October 20, 2020by Israel Foulon LLP
In Matthews v Ocean Nutrition Canada Ltd, 2020 SCC 26, the Supreme Court of Canada (“SCC”) affirmed that an employee who is wrongfully dismissed is generally entitled to damages representing their entire compensation package, including any bonuses or long-term incentive compensation they “would have earned” during the period of reasonable notice had their employment contract not been breached.
David Matthews (“Matthews”) was employed as a Chemist and Senior Manager with Ocean Nutrition Canada Ltd. (“Ocean”). Starting in 2007, Ocean hired a new Chief Operating Officer. Over the next four years, the COO engaged in a campaign to sideline Matthews and minimize his influence within the Company, such that his future was uncertain. Matthews participated in Ocean’s Long-Term Incentive Plan (LTIP), which stipulated that upon a “realization event,” which included the sale of the Company, Matthews was eligible to receive a substantial payment.
In 2011, Matthews resigned from Ocean and claimed that he had been constructively dismissed and was entitled to reasonable notice at common law, including his incentive compensation.
Lower Court Decisions
At trial, the court held that Matthews was constructively dismissed and was owed a reasonable notice period of 15 months, including his entitlement under the Company’s LTIP. On appeal, the majority of the Nova Scotia Court of Appeal overturned the trial judge’s decision. The majority held that the terms of the LTIP unambiguously removed Matthews’ common law right to claim damages under the terms of the Plan.
Supreme Court Decision
Damages for Wrongful Dismissal
The SCC provided some clarity concerning employees’ claims for wrongful dismissal at common law holding that:
- The Employer has the right to terminate an employment contract, subject to the duty to provide reasonable notice. The contractual breach arises from the employer’s failure to provide said notice.
- As a result, the employee is entitled to damages representing the compensation, including bonuses and other incentives they were eligible to receive, during the reasonable notice period.
Notably, the Court clarified that damages arising from an employer’s bad faith conduct are separate and distinct from an employer’s obligation to provide reasonable notice.
The Long-Term Incentive Plan
The SCC affirmed that courts should continue to apply the framework outlined in Paquette v TeraGo Networks Inc., 2016 ONCA 618 to determine an employee’s entitlements to bonus and incentive plans during the period of reasonable notice. As such, the court must ask the following questions:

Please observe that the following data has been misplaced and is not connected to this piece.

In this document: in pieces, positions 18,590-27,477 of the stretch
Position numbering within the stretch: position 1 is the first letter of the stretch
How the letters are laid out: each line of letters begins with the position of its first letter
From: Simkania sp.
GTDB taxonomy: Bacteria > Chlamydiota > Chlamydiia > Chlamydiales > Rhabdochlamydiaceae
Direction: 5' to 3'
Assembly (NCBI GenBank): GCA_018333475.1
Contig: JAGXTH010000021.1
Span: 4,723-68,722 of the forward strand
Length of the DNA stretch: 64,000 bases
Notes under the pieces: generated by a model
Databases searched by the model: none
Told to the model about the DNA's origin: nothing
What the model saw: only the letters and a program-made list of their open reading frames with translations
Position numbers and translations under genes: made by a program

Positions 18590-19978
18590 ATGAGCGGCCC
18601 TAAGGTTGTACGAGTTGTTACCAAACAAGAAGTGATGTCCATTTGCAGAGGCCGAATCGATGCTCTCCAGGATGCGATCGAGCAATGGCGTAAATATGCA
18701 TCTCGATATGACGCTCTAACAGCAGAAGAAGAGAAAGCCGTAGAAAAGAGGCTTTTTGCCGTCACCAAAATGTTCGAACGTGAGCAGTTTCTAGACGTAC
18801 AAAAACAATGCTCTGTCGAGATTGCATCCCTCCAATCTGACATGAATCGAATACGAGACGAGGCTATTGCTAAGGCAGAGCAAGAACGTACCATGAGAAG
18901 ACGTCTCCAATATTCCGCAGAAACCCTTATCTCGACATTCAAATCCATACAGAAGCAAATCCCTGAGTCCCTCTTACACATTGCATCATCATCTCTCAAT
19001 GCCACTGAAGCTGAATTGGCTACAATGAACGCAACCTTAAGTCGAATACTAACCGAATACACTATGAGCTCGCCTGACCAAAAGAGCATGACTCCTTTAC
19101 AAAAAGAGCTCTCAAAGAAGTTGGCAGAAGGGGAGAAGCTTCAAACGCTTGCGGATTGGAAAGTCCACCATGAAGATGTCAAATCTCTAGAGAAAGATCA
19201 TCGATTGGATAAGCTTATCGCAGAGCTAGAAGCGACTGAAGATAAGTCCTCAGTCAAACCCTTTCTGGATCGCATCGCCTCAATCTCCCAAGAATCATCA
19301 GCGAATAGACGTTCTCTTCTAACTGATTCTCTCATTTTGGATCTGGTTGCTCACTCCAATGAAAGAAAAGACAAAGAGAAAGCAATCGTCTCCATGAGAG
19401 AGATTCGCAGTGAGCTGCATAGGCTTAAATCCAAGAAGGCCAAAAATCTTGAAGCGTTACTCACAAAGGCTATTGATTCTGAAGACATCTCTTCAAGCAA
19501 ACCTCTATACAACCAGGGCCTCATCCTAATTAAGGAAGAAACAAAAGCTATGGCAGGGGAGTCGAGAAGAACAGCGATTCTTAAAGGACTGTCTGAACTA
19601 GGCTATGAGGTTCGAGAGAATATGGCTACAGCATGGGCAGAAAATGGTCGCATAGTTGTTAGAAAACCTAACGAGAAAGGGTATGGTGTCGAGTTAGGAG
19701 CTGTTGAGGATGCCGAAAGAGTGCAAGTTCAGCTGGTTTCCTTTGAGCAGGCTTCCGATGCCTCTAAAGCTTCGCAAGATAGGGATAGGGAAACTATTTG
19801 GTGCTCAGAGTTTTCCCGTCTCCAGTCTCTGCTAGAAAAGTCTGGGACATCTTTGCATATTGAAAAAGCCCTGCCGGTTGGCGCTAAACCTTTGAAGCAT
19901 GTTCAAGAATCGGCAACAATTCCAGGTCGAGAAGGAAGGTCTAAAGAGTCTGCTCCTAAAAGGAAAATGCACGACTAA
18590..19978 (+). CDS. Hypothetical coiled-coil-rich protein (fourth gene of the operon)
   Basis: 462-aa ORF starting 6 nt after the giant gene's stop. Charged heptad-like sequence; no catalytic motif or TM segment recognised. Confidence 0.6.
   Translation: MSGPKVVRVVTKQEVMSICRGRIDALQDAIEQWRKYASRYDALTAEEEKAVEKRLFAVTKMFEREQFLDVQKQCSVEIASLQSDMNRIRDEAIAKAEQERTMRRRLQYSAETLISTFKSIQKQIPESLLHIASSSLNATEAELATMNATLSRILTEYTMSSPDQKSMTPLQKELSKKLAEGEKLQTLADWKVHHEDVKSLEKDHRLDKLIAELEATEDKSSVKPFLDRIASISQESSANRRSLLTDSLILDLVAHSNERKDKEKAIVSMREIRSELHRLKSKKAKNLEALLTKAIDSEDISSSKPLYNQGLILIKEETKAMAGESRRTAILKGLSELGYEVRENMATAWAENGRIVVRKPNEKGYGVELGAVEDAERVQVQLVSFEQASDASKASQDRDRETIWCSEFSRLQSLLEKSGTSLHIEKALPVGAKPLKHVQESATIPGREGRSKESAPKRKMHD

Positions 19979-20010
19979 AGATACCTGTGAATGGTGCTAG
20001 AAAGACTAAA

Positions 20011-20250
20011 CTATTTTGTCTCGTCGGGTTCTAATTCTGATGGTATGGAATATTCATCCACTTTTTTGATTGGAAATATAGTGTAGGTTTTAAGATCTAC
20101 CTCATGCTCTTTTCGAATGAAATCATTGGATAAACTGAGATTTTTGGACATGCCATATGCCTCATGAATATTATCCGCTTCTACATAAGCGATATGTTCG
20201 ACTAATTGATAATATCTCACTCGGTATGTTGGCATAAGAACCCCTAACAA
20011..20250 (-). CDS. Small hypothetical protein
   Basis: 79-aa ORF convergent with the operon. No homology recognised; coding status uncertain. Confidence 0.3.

- Would the employee have been entitled to the bonus or benefits as part of their compensation during the reasonable notice period?
- If so, do the terms of the employment contract or bonus plan unambiguously take away or limit that common law right?
First, in Matthews’ case, there was no dispute that the Company’s sale occurred during the period of reasonable notice. Accordingly, the SCC held that he had a prima facie entitlement equal to the payment he would have received under the LTIP.
Second, the terms of the LTIP must be clear and unambiguous to limit an employee’s entitlements at common law. The SCC clarified that this means that the exclusion clauses must cover the “the exact circumstances” that led to the employee’s termination. Language requiring an employee to be “full-time” or “active” is ineffective; had the employee received proper notice, he would have been actively employed during the notice period. Similarly, the SCC held that language that purports to limit an employee’s entitlements if they are terminated “with or without cause” is insufficient to disentitle an employee to damages in lieu of incentive compensation where the employee was wrongfully dismissed.
Take Away for Employers
This case reaffirms Ontario appellate jurisprudence and provides some helpful clarity regarding the nature of an employee’s entitlements in a wrongful dismissal case. It further serves to highlight the importance of properly drafted employment contracts and incentive plans if an employer seeks to limit incentive compensation to the statutory notice period. Additionally, it warrants further consideration that the Court took time to recognize that where the terms of an incentive plan purport to limit or remove an employee’s entitlements, it is appropriate to examine whether the terms of the clause were adequately brought to the employee’s attention. In light of this decision and recent case law in Ontario, it is imperative that employers have their contracts and incentive plans reviewed by counsel.